One object of the present invention is, therefore, to provide a performance analyzing and diagnosing system for computer systems, which would enable even a layman with little knowledge and experience to efficiently evaluate the performance of the computer system he uses.

According to one aspect of the present invention, there is provided a performance analyzing and diagnosing system, which includes:

an external memory for storing know-how rules and declaratively represented rules, both of which are needed for solving a performance problem in a computer system;

an input/output unit, responsive to an instruction from a user, for starting performance analysis/diagnosis processing;

a work area unit, responsive to a start instruction from the input/output unit, for developing said know-how rules and declaratively represented rules from said external memory; and

a performance analysis/diagnosis information output unit for repeating catenation of, reference to and updating of judgments based on the know-how rules and declaratively represented rules developed by the work area unit to derive a solution to the performance problem of the computer system, and for outputting the solution via said input/output unit.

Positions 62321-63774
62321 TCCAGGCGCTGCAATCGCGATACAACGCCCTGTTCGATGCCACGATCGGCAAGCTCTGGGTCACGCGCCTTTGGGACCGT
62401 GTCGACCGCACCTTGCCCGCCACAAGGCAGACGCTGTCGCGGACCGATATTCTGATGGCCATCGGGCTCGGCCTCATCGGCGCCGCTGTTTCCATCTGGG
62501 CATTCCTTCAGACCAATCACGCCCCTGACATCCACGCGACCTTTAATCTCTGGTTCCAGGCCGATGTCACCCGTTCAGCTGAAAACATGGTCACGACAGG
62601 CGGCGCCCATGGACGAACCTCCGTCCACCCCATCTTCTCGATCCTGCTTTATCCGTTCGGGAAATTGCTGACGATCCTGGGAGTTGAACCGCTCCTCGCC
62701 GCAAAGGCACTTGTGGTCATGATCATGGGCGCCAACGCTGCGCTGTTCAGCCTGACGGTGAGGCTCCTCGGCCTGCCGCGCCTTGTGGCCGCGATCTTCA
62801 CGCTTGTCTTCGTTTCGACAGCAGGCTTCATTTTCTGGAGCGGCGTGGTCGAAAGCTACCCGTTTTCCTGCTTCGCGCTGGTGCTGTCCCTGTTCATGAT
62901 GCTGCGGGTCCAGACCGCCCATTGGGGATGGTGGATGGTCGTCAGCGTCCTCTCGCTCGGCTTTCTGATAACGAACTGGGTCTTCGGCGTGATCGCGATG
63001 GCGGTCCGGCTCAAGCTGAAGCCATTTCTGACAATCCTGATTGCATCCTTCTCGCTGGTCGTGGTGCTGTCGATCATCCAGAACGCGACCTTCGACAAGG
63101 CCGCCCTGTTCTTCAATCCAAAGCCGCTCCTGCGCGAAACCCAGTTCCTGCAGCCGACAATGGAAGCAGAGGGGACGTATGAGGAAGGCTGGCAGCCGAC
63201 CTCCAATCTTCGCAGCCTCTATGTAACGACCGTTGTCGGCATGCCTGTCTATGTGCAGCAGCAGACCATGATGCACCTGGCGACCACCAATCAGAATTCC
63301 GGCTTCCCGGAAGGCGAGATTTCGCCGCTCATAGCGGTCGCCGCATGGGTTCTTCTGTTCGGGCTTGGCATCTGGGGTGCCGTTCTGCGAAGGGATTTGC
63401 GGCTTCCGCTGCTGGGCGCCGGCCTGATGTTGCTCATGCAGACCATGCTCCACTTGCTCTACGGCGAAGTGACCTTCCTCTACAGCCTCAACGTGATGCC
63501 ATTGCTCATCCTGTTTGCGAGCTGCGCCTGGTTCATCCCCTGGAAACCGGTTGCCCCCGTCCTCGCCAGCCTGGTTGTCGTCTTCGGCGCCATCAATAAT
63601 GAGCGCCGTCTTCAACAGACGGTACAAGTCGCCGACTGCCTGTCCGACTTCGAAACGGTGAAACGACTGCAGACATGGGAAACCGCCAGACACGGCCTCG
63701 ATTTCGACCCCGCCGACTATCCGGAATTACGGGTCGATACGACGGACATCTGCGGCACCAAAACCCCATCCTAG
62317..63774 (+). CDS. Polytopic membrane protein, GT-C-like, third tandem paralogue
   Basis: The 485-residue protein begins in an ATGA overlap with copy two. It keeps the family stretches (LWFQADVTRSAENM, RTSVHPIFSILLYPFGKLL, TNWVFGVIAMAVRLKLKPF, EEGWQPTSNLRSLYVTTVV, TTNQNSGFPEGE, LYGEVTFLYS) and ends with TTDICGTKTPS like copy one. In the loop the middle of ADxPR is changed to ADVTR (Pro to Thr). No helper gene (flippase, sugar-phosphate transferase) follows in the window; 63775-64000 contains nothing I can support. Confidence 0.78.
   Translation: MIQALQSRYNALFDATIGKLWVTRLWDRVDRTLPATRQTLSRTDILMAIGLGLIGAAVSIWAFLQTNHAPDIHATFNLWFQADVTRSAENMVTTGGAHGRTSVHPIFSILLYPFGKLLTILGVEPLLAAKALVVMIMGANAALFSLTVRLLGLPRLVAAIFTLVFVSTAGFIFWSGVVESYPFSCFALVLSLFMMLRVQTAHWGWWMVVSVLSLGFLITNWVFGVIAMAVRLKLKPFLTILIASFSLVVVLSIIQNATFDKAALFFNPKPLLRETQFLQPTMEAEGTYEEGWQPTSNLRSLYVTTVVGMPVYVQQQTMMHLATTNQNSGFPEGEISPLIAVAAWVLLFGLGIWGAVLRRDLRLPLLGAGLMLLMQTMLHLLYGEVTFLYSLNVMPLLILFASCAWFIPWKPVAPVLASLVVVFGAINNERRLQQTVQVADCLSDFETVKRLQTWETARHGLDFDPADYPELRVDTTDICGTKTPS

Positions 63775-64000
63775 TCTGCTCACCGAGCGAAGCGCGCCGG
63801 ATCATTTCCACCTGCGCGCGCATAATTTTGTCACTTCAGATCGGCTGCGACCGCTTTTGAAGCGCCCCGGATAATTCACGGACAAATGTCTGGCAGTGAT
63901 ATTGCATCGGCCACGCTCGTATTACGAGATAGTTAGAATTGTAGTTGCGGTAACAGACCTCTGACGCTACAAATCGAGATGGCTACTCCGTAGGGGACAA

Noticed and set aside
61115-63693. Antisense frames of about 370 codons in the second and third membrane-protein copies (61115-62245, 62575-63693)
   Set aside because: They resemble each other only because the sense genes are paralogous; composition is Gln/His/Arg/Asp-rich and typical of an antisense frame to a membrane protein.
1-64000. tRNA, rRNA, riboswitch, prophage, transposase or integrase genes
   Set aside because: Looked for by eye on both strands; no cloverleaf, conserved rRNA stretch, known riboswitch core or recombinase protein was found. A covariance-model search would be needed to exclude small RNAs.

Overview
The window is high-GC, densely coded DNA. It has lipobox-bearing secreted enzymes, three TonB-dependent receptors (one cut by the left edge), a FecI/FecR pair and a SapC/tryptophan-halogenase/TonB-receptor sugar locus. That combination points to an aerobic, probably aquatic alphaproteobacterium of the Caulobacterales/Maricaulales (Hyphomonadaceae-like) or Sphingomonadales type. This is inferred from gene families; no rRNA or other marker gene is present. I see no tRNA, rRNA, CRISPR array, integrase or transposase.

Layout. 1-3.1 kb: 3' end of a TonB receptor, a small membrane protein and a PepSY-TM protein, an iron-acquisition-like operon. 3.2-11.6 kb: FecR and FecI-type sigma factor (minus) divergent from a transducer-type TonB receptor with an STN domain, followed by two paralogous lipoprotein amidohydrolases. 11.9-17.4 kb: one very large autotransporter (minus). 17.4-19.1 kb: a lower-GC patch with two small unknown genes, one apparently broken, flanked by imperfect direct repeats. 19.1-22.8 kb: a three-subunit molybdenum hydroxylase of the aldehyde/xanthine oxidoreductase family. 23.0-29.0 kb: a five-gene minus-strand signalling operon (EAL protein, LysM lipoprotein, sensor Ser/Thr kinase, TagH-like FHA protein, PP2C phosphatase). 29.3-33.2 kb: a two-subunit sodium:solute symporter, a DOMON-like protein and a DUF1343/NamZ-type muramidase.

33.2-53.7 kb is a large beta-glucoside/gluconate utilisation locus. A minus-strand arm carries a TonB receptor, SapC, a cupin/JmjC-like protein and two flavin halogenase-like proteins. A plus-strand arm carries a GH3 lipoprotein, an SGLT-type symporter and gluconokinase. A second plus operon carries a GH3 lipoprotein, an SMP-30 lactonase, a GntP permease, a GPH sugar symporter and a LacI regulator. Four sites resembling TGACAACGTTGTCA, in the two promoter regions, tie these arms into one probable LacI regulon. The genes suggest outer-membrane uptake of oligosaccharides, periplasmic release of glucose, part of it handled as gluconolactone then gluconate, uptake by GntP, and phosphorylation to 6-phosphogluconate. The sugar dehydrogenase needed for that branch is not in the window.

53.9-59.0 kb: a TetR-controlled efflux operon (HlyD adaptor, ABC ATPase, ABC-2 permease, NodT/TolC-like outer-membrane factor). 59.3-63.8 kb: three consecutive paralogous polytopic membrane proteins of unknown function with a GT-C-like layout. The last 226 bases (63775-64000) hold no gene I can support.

BRIEF DESCRIPTION OF THE DRAWINGS

The above and other features and advantages of the present invention will be made more apparent from the detailed description hereunder when taken in conjunction with the accompanying drawings, in which:

FIG. 1 is a diagram of a preferred embodiment of the invention;

FIG. 2 is a diagram of a storage format of system operating conditions data 3a in an external memory unit 3 shown in FIG. 1;

FIG. 3 is a diagram of a storage format of system hardware construction data 17;

FIG. 4 illustrates specific examples of the know-how rules 5a and 14a;

FIG. 5 illustrates specific examples of declaratively represented rules 5b and 14b;

FIG. 6 is a diagram for explaining the processing of system operating conditions data 3a by knowledge input unit 16 shown in FIG. 1;